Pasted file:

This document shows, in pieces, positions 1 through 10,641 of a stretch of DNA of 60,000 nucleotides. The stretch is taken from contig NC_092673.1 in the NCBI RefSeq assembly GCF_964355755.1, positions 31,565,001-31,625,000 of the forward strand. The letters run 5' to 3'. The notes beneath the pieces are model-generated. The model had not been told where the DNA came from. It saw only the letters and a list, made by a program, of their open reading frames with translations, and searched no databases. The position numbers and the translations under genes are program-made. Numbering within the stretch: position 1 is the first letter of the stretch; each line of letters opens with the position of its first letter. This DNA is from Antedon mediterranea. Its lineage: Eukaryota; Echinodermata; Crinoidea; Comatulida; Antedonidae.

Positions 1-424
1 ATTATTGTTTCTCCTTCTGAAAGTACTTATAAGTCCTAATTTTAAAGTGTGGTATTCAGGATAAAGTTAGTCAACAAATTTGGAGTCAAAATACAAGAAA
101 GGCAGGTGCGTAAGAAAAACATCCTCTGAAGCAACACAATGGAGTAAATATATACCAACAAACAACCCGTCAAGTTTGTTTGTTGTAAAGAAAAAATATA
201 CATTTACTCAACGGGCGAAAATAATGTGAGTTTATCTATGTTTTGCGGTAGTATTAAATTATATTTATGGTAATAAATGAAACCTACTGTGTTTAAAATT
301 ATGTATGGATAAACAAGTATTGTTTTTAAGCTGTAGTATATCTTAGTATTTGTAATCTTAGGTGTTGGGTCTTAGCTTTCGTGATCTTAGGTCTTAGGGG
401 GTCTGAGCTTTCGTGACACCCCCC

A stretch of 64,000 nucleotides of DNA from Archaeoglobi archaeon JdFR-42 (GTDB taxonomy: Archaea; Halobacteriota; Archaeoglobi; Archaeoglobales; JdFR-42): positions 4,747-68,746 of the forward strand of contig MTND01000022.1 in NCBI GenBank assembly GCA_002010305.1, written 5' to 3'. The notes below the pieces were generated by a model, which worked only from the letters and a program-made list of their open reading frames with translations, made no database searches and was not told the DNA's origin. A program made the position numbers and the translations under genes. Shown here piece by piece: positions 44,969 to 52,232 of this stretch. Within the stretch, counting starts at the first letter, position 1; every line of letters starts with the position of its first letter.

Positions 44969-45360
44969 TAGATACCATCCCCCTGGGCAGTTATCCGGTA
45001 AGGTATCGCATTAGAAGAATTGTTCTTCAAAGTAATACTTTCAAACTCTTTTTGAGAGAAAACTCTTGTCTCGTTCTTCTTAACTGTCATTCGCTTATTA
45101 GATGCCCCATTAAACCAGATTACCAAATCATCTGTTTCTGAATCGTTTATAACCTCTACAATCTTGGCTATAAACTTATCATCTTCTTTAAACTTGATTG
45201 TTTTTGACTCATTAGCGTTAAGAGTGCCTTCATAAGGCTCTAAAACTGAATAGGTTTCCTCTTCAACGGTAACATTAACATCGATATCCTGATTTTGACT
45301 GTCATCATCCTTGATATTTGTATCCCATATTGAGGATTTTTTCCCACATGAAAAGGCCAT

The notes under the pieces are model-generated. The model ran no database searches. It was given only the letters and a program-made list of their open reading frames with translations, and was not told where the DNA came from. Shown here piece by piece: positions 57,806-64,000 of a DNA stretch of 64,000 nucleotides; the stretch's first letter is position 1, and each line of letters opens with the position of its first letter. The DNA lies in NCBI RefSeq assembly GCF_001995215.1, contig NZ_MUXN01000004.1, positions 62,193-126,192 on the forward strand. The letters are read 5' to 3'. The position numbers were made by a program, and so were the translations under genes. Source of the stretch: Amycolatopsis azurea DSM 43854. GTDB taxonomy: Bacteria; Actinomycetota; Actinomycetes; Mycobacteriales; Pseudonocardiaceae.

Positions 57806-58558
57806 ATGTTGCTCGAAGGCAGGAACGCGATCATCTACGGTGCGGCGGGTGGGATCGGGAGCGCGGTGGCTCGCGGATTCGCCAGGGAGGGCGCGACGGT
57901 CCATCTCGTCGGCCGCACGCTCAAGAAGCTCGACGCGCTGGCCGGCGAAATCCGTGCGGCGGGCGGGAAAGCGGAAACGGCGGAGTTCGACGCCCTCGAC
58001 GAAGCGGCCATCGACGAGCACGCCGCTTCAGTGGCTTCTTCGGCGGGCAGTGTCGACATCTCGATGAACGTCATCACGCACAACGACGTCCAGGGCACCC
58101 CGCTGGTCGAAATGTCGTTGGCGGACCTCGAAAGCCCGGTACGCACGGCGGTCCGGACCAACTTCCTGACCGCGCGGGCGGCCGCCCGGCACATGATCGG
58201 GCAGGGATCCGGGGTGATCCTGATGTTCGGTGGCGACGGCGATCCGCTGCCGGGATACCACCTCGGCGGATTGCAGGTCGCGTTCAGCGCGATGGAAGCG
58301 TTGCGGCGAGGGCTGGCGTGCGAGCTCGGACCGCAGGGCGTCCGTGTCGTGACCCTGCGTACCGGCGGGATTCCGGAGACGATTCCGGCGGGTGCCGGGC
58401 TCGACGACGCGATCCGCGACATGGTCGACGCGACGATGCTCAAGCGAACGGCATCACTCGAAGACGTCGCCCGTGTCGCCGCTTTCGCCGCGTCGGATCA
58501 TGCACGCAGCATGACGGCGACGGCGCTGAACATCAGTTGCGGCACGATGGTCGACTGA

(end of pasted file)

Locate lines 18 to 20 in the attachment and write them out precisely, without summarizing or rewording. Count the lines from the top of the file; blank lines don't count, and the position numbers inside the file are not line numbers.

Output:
57901 CCATCTCGTCGGCCGCACGCTCAAGAAGCTCGACGCGCTGGCCGGCGAAATCCGTGCGGCGGGCGGGAAAGCGGAAACGGCGGAGTTCGACGCCCTCGAC
58001 GAAGCGGCCATCGACGAGCACGCCGCTTCAGTGGCTTCTTCGGCGGGCAGTGTCGACATCTCGATGAACGTCATCACGCACAACGACGTCCAGGGCACCC
58101 CGCTGGTCGAAATGTCGTTGGCGGACCTCGAAAGCCCGGTACGCACGGCGGTCCGGACCAACTTCCTGACCGCGCGGGCGGCCGCCCGGCACATGATCGG